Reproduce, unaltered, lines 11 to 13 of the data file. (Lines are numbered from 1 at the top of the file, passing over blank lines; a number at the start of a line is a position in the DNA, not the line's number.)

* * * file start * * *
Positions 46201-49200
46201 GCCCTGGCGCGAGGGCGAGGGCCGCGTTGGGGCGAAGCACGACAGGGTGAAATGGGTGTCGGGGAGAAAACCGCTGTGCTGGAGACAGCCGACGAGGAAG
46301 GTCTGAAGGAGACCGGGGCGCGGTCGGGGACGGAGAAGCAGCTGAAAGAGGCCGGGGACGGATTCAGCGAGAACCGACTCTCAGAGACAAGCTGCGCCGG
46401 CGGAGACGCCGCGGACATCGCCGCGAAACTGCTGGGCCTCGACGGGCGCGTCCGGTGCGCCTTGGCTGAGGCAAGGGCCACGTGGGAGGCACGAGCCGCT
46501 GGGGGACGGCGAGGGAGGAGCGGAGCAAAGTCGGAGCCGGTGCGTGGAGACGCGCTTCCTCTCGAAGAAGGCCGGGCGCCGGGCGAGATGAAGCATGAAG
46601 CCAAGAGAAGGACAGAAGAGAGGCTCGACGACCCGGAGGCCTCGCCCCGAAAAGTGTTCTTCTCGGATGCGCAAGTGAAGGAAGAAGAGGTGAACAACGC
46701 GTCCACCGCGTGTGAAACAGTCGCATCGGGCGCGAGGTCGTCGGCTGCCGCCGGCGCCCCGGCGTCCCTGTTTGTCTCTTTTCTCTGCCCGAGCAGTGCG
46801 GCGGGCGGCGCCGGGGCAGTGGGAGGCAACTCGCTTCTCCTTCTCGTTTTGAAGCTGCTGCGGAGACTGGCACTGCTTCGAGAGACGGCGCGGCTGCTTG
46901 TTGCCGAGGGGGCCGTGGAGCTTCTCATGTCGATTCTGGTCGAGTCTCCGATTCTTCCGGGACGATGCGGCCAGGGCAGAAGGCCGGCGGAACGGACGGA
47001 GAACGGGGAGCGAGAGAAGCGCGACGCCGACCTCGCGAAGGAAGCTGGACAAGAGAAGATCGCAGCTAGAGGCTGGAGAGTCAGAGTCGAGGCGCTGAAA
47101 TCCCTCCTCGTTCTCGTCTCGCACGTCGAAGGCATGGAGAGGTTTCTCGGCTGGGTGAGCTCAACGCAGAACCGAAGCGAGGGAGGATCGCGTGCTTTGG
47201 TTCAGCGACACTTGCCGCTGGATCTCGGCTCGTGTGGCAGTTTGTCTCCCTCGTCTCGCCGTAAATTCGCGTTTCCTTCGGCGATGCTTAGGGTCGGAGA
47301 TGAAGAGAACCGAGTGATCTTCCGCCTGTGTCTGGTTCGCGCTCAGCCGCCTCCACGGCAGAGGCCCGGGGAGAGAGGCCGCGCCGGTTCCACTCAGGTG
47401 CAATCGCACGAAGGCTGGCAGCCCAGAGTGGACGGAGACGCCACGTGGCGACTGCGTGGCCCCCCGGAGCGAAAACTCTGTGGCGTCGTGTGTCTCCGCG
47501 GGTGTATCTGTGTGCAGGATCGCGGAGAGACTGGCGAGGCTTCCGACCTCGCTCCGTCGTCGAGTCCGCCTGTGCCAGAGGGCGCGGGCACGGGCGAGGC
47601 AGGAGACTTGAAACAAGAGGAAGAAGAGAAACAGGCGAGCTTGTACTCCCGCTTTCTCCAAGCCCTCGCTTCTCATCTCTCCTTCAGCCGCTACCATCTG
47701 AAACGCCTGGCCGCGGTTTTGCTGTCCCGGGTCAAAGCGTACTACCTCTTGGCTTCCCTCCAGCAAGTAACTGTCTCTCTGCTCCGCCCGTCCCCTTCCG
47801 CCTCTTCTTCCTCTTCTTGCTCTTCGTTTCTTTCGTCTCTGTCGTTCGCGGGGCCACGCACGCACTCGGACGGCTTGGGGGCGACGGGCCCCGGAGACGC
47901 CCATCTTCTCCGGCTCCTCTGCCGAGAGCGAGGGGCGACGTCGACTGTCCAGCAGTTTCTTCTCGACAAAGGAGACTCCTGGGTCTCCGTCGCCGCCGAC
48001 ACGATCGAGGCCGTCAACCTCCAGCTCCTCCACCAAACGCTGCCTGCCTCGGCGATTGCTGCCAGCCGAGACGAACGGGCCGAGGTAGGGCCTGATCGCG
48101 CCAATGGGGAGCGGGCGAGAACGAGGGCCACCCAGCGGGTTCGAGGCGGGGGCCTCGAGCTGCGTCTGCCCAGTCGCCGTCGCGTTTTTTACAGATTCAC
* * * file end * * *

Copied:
47101 TCCCTCCTCGTTCTCGTCTCGCACGTCGAAGGCATGGAGAGGTTTCTCGGCTGGGTGAGCTCAACGCAGAACCGAAGCGAGGGAGGATCGCGTGCTTTGG
47201 TTCAGCGACACTTGCCGCTGGATCTCGGCTCGTGTGGCAGTTTGTCTCCCTCGTCTCGCCGTAAATTCGCGTTTCCTTCGGCGATGCTTAGGGTCGGAGA
47301 TGAAGAGAACCGAGTGATCTTCCGCCTGTGTCTGGTTCGCGCTCAGCCGCCTCCACGGCAGAGGCCCGGGGAGAGAGGCCGCGCCGGTTCCACTCAGGTG